This resort in the middle of Vermont offers a nice range of ski trails split among ability levels. While skiing extends well into spring (they closed June 1 last season), Killington also has plenty of do off the mountain, including an 18-hole championship golf course (with the dog-friendly Chalet Killington set right off the links). It’s a great spot for culture too: The resort hosts a variety of concerts, festivals and other events alongside the excellent trails.

Photo By: Chandler Burgess

Mission Ridge Ski & Board Resort (Wenatchee, Washington)

Tucked away in the eastern foot of the Washington Cascades, Mission Ridge is one of those under-the-radar destinations that people seem to pass by (and the locals would prefer to keep it that way). Spread out across a 2,000-acre basin, the resort rarely has lines and trails are often full of light, dry powder. It also is one of the more family-friendly resorts in the area with dedicated child activities and lessons. Several properties offer "Stay & Play" packages, including the Springhill Suites Wenatchee by Marriott.

Photo By: Mission Ridge Resort

Whistler Blackcomb (Whistler, British Columbia)

With two mountains and the Canadian wilderness at your doorstep, Whistler Blackcomb is one of North America’s largest ski resorts for good reason. Skiing and snowboarding run well into April, plus the transition "shoulder season" offers a number of other activities from ziplining to backcountry trails. Not to be missed is the main village with tributes to the 2010 Olympics, plenty of solid restaurants and vibrant nightlife. Delta Hotels by Marriott Whistler Village Suites is just off the center of the village and even has in-house ski and snowboard rentals should you not want to bring your own.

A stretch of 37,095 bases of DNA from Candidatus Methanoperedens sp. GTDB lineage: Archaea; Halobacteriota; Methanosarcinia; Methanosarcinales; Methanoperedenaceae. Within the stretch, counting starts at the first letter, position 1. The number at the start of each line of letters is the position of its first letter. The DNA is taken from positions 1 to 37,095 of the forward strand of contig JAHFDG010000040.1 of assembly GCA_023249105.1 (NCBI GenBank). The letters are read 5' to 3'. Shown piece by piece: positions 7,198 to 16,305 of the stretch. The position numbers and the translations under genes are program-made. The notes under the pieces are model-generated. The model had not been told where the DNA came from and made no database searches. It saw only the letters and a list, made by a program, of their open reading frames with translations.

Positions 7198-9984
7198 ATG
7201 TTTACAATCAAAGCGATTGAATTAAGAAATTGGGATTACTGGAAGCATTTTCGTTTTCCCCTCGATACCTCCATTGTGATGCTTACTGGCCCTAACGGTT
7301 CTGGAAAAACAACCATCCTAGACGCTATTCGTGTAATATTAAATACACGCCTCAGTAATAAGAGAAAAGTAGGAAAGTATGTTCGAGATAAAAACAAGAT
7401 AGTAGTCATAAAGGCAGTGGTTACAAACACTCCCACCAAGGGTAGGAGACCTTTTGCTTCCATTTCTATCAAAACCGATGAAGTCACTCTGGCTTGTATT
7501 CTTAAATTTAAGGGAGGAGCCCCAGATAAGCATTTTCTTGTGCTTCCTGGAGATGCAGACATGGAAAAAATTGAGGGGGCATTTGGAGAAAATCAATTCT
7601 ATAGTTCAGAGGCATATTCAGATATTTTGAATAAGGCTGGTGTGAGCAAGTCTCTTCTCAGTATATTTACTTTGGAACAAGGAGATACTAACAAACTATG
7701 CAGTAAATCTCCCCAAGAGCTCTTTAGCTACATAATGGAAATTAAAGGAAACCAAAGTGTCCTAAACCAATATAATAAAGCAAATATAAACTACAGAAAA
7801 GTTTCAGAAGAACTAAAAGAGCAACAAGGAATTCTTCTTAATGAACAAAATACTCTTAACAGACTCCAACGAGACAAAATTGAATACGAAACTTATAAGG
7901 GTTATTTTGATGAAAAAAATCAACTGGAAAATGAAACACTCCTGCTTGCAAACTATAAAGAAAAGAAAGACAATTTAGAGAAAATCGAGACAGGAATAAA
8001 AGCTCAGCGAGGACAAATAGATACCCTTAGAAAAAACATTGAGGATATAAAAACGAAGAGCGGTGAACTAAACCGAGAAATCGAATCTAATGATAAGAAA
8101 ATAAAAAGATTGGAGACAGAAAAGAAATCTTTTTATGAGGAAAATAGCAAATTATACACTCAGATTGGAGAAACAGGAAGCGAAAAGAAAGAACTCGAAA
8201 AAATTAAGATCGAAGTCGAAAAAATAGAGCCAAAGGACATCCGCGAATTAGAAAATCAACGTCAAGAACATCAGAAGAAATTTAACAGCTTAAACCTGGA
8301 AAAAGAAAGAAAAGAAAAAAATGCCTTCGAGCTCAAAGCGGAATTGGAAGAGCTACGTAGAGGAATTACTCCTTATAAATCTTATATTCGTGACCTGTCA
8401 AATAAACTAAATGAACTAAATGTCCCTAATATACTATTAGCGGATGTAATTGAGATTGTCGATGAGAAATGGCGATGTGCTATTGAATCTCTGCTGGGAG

Photo By: Tourism Whistler/Mike Crane

Mont Sainte-Anne (Beaupre, Quebec)

Each weekend in April this resort northeast of Quebec City puts on a show for those that take advantage of its late-season runs. Their "Spring Madness" program includes live bands, free hot tubs at the base of the mountain, inflatable games and more. It’s Apres culture taken up a notch. Retreat from the hustle and bustle at the Chateau Mont-Sainte Anne, which offers a variety of studios and condos suited to your group’s specific needs.

Photo By: Francis Gagnon

Tordrillo Mountain Lodge (Skwentna, Alaska)

A 40-minute flight from Anchorage gets you to this remote destination/accommodation where skiing (specifically heli-skiing) runs into July. Because of the daily freezing cycles, a specific kind of powder known as "corn snow" forms where the snow crystals are prime for soft, carvable runs as they thaw in the morning and refreeze towards the end of the day. And if you tire of skiing, the King Salmon fishing is worth the trek too.

Photo By: Tordrillo Mountain Lodge

Silver Mountain (Kellogg, Idaho)

If you’re one to push your luck towards squeezing out one last run, Silver Mountain might be your spot. Twice in the last 10 years, the resort has had ski runs open through Memorial Day weekend. While you’re there, you can take advantage of some of the region’s best mountain biking too — the terrain below should be clear. The main village’s Morning Star Lodge offers a nice respite from the slopes.

Photo By: Visit Idaho

Big Sky, Montana

To the northwest of Yellowstone lies this gem, which really captures the essence of the American West with access to a top-tier mountain to boot. With an expansive set of runs and trails, there’s a late-season route available for every ability level. Summit at Big Sky is a luxurious accommodation choice and in the middle of all the village action.

Photo By: Jeff Engerbretson; Model: McKenna Peterson